The report suggested that the Independent City Devolution Commission (ICDC) could be responsible for holding government to account for the pace and degree of progress on devolution, reporting annually to Parliament.

The Commission would help to work through five areas that need to be resolved if the UK is to resume a sense of stable and coherent political economy:

  1. Legislative:This is needed to make provision for new metro mayors, and will need to be drafted ahead of the 2015 Queen’s Speech to ensure inclusion in the first Parliamentary session.
  2. Public Service Reform:This is needed to improve outcomes and drive down costs, designed and delivered more effectively at local level.
  3. Fiscal Devolution:The most mature city-regions should be able to borrow more flexibly, leveraging private finance and the value of their public sector assets.
  4. Deficit reduction and a place-based Spending Review:Multi-year Local Government Finance settlements will be essential to enable place-based strategic investment and allowing cities to become more financially self-sustainable.
  5. Capacity and Collaboration:Capacity varies between city-regions, but metros need to build a track record of effective governance, risk management, policy delivery, data analysis and evaluation.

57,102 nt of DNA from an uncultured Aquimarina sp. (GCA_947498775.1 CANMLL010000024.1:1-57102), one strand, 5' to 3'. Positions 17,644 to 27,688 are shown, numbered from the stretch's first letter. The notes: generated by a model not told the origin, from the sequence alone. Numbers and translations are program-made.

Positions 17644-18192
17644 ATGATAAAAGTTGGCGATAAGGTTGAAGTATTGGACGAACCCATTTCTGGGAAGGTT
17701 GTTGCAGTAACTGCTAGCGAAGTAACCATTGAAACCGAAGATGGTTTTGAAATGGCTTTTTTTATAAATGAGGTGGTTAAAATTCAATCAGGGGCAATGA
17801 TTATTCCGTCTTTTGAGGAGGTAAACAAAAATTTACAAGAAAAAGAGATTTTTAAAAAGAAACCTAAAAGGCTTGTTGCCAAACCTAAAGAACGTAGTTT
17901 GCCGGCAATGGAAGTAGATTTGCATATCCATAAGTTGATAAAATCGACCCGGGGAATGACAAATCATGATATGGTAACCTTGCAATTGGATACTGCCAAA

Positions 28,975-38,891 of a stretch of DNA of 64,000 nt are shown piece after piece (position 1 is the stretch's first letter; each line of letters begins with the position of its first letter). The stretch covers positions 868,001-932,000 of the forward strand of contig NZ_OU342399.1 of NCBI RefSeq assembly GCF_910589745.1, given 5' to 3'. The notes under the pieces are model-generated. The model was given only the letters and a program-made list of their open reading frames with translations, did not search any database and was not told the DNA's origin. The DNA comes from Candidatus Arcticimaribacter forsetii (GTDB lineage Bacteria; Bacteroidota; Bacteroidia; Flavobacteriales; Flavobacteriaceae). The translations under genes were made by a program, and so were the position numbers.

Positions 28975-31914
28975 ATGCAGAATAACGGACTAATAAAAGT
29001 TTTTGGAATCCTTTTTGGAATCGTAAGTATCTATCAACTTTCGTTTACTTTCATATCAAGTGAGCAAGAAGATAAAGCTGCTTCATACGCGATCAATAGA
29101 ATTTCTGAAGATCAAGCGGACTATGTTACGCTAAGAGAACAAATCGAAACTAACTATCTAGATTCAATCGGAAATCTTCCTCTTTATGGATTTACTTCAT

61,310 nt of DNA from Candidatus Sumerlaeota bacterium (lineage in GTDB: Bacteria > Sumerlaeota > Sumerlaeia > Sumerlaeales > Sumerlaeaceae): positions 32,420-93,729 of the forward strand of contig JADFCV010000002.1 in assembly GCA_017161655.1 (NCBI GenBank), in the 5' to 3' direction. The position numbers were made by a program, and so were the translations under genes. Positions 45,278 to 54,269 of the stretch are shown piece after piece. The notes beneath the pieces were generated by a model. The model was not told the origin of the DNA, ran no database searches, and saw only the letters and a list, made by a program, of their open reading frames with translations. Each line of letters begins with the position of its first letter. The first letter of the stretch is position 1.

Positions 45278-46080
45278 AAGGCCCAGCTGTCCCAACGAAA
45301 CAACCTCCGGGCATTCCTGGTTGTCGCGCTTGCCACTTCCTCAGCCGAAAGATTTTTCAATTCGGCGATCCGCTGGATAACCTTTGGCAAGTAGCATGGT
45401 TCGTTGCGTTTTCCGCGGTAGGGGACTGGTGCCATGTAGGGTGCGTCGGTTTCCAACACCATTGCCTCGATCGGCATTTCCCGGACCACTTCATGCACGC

October – Lord Heseltine calls for city-devolution in ‘No Stone Unturned’ report November. Silk Commission on devolution to Wales recommends transfer of fiscal powers to Welsh Assembly.


March – Scottish Tory Leader Ruth Davidson sets up a commission to look at further devolution to Scotland.

October – City Growth Commission launched as 12 month inquiry into how cities can be empowered to drive their economies.

December – Draft Wales bill published in order to implement the Silk Commission’s fiscal devolution recommendations.


June – ‘Midlands Connect’ formed to champion transport investment across East and West Midlands.

July –City Growth Commission releases its report Connected Cities. Labour’s Adonis review on UK economic growth recommends package of devolution to English cities and counties.

August – George Osborne gives his first speeches on his commitment to the Northern Powerhouse. Five northern cities (Manchester, Liverpool, Leeds, Newcastle and Sheffield) produce the One North report proposing a £15 billion, 15 year investment plan to boost regional transport links.

September – The ‘No’ side wins in the Scottish referendum. All three parties promise further devolution to Scotland.

October – Transport for the North set up by government to better connect the North and maximise its growth potential.  City Growth Commission publishes final report, Unleashing Metro Growth.

November – Birmingham and Black Country propose forming a combined authority. The Smith Commission publishes its recommendations for devolved to Scotland, to be included in a 2015 bill. Greater Manchester Devolution deal announced, transferring greater powers over finance and policy and creating a Manchester mayoral post.

December – Sheffield Devolution Deal devolves to new combined authority, increasing its control over policy and various budgets.


February – Labour pledge £30 billion in greater UK devolution, with funds transferred to the regions over five years from 2016. Manchester becomes first English region to gain control of health and social care budget worth £6 billion.

February – The Prime Minister announces new devolution package for Wales including referendum on new income tax powers, Welsh bonds, and guaranteed funding.